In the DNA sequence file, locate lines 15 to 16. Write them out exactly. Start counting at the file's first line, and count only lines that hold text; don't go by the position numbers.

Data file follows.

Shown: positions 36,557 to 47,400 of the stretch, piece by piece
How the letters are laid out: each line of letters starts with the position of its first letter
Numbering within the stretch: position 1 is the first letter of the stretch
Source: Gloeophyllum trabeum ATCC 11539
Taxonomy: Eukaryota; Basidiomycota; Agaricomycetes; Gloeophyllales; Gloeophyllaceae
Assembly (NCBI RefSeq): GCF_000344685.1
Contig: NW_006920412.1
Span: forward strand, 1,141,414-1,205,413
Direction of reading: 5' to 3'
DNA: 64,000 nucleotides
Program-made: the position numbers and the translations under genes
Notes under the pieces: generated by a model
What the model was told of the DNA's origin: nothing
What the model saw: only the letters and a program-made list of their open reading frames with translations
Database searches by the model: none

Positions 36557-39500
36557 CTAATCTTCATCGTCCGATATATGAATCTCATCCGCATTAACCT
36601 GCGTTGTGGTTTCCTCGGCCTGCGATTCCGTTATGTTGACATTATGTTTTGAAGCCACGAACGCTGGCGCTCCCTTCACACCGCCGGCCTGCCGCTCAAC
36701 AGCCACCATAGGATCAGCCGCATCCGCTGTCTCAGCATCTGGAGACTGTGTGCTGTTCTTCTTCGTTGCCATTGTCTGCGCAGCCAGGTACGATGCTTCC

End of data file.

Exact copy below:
Database searches by the model: none

Positions 36557-39500